While total storage capacity sold will likely rise in 2013 -- just think of all that surveillance or medical data being collected -- it will be mainly from aggressive cloud storage provider expansion, while typical business users may throttle back their capacity requirements.
Storage software sales in 2012 are already growing much faster than storage hardware sales, a trend that will continue in 2013 and beyond as business users look for more control of their storage.
Storage systems in the typical data center are anything but homogeneous, thanks to mergers and acquisitions, purchases for specific projects, predatory pricing and aggressive sales reps and other reasons. But trying to replicate data between them, or migrate data from one to another, or turn storage into a service, is increasingly difficult given the proprietary nature of storage operating systems.
Software using virtualization and other technologies will be the key to breaking down the barriers to manage storage in a simple, logical fashion.
While software will help business users manage all their disparate storage systems as a nice, simple whole, companies increasingly will ask why they even need to purchase proprietary storage.
This will start hitting major storage vendors hard in 2013. The large, established storage suppliers not only have file systems that are incompatible with competitors' arrays, but different product lines from the same vendor typically lack interoperability.
A vendor can take advantage of locking in a customer on a particular technology, but that strategy will increasingly backfire on such vendors as customers discover they can use good software connected to simple, low-cost and open storage arrays, or even storage clouds, while having access to the kind of performance protection and management features previously only available from a handful of big vendors.
The storage acquisition spree will continue in 2013, with special emphasis on:
* All-flash array developers -- This part of the storage industry is full of startups. Indeed, startups are driving the development of all-flash arrays. EMC's acquisition of XtremIO, even before anyone heard of that company, led the way for other similar deals.
* Storage software developers -- Customers have accepted the idea of purchasing solutions, and hardware vendors such as Dell, HP, HDS and IBM in 2012 responded with software acquisitions. Expect more this year, including large deals such as acquisitions of CommVault or Symantec's storage business.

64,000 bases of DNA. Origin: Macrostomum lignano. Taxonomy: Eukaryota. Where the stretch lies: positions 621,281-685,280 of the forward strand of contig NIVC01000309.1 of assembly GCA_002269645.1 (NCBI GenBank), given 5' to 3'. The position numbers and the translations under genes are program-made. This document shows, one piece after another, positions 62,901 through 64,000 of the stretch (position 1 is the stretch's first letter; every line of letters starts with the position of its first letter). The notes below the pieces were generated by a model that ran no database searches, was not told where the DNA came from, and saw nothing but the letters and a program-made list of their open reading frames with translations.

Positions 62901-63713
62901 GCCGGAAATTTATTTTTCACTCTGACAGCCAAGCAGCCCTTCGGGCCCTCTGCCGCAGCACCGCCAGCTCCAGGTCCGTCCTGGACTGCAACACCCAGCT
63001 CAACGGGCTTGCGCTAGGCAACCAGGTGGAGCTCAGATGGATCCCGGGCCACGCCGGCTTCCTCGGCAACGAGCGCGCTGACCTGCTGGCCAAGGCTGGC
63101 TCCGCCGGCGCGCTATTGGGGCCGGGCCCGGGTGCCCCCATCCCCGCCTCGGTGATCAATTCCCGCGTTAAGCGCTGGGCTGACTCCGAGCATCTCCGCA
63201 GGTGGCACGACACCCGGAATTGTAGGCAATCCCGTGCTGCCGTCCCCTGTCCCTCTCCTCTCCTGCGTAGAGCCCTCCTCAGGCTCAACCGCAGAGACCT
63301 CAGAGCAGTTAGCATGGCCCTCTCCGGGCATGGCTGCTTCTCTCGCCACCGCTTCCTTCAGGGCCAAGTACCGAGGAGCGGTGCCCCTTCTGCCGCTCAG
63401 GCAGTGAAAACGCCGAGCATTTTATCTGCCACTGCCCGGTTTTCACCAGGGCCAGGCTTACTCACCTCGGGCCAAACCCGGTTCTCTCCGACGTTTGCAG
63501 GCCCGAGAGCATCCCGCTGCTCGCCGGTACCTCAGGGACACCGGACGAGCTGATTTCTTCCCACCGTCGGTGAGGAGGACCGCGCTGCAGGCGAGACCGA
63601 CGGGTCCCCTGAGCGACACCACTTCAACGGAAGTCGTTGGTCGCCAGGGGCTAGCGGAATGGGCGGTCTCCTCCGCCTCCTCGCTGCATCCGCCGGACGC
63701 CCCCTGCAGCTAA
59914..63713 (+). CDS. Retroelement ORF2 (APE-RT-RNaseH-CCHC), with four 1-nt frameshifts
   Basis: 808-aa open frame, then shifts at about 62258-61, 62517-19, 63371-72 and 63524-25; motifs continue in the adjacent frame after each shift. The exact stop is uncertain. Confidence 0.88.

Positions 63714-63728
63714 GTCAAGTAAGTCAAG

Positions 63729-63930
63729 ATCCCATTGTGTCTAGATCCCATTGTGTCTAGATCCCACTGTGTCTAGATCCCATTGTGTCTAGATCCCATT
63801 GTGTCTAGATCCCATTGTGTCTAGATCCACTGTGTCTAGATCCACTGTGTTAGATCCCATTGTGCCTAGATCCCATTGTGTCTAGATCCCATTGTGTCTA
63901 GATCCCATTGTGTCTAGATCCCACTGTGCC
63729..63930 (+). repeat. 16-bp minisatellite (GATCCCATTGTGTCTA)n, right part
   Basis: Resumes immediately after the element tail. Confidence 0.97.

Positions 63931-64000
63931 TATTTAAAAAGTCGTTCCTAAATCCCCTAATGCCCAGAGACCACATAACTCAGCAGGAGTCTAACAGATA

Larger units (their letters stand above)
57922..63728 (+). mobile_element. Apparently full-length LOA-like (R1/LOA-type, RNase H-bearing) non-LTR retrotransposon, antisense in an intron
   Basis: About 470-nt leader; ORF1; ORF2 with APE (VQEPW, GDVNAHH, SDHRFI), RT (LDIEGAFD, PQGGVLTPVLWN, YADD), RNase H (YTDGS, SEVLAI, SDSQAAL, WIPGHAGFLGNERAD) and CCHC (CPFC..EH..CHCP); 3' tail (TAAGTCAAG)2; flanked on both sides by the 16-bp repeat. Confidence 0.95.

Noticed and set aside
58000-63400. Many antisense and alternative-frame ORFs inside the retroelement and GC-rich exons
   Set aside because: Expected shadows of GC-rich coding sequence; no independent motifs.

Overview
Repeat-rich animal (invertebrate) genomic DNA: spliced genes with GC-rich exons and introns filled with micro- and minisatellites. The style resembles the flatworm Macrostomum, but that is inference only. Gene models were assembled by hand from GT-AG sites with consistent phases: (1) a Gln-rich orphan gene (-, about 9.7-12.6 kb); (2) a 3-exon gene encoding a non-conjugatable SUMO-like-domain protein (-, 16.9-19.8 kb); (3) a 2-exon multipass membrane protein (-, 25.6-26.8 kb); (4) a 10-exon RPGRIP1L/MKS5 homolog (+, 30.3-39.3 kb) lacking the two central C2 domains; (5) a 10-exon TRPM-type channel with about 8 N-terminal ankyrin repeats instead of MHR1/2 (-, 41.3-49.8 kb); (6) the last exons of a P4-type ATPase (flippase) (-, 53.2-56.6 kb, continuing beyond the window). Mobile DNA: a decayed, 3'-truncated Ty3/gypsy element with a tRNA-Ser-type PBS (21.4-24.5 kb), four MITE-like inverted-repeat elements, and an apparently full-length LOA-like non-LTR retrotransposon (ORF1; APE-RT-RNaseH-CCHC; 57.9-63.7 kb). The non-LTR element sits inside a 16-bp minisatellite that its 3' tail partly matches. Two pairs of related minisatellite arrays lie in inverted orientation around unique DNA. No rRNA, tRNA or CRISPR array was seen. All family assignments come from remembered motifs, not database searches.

Cloud storage technology is at the point where nearly every storage function from primary storage to data protection to processing of big data can be done in the cloud.
However, the cost of cloud storage is still several times higher on a per-GByte basis than the hard drives, flash storage and tape drives most businesses are still using.
This will continue to be a big impediment to high-capacity use of cloud storage in 2013, leaving the cloud to be used mainly for more ephemeral uses such as disaster recovery or big data, tasks that require large amounts of capacity. In such cases, the alternative is to purchase more capacity than typically can be used, increasing the cost of local storage.
Primary storage in the cloud? Not in 2013, or maybe even 2014, despite promises of such capabilities by certain vendors.
The ongoing wave of interest in the bring-your-own-device (BYOD) phenomenon will rear its head in the eyes of storage admins, who will be charged with figuring out how to manage the corporate data users will be generating, accessing and sharing with outsiders via their iOS, Google, Windows, RIM and WebOS devices.
This is not a trivial question. Businesses will have to tread a fine line between letting users access corporate data on their own mobile devices and letting IT admins control who accesses it and how, all while making data availability transparent to users regardless of device platform.
In 2013, it will be important to handle this issue before being forced to do so by business users who have already made mobile devices a central component of their work and leisure systems.